4×4 tax hike will hit rural workers

Gordon Brown’s decision to further punish owners of 4x4s by raising road tax for the most polluting vehicles will rob farmers of as much as a week’s income.

Previously, vehicles expelling 226g/km of CO2 (band G) incurred a road tax of £210 per year. Now with the tax set at £300 per year for 2007-8 and £400 per year for 2008-9, the Countryside Alliance (CA) has calculated this amounts to a week’s wage for a rural worker, who earns on average £21,300 per annum.

Out of the 250,000 band G sport utility vehicles (SUVS) which the CA says are used for all-terrain purposes, 60,000 are used on working farms, 18,000 are used in the equine industry, 5,000 are used by gamekeepers and 2,500 are used by rural veterinary surgeons, all of whom will pay the price for needing to drive one of these vehicles.

Chief Executive of the CA Simon Hart said: ‘Yet again rural people are at the forefront of the Government’s hasty and ill-conceived economic decisions. Such short-sighted legislation will merely punish those whose 4x4s are a necessity rather than a choice, while doing nothing to deter those who choose them for cosmetic reasons.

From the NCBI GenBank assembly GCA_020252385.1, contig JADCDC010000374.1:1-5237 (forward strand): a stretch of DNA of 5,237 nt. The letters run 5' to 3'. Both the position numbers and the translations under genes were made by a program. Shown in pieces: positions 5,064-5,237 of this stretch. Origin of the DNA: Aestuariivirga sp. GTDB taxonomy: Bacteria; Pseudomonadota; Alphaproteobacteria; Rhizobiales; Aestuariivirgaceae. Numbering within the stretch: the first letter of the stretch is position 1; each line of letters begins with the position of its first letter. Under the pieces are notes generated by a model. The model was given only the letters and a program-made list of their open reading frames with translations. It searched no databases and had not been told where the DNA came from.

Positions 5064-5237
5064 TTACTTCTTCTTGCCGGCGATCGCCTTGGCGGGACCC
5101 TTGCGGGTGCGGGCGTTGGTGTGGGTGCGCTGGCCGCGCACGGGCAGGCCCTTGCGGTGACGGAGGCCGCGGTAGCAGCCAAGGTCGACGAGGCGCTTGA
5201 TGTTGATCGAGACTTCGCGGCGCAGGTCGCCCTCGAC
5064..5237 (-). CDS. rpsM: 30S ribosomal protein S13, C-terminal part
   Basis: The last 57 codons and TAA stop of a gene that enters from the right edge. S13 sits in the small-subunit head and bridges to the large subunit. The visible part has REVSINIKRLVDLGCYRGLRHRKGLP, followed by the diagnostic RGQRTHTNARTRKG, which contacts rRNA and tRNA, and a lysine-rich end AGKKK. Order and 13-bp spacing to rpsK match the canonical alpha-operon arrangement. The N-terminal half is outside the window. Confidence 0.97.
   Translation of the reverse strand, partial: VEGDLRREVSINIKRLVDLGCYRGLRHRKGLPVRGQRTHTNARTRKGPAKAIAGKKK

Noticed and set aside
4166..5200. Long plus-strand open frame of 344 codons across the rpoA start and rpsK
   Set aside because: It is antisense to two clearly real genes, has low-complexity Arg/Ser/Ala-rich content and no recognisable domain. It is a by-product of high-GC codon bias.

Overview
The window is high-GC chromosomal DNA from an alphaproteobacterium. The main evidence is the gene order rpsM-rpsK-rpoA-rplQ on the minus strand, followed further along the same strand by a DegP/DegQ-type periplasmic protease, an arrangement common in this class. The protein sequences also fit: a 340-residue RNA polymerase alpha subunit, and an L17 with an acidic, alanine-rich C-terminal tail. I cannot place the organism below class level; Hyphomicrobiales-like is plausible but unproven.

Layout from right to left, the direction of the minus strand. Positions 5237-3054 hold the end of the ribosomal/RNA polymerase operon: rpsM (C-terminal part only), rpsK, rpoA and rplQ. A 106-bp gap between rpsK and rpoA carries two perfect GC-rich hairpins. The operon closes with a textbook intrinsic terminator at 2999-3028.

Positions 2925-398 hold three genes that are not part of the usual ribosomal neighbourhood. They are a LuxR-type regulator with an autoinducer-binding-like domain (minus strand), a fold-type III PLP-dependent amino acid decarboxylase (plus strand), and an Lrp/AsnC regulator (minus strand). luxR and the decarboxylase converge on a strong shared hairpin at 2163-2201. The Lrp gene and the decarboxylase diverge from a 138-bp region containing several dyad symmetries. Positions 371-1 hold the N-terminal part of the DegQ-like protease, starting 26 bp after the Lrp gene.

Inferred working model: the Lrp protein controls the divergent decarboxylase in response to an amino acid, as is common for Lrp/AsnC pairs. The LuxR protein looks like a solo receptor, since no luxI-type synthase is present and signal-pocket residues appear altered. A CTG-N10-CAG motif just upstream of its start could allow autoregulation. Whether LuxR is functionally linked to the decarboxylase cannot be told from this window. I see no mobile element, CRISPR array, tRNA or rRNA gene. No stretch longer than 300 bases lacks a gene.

‘The Government has again masked a tax on the British countryside as an environmental tax. All this will achieve is to heap more unfair discrimination and hardship onto already impoverished rural communities.’

Read more on how the Budget will affect homeowners, particularly in the south east.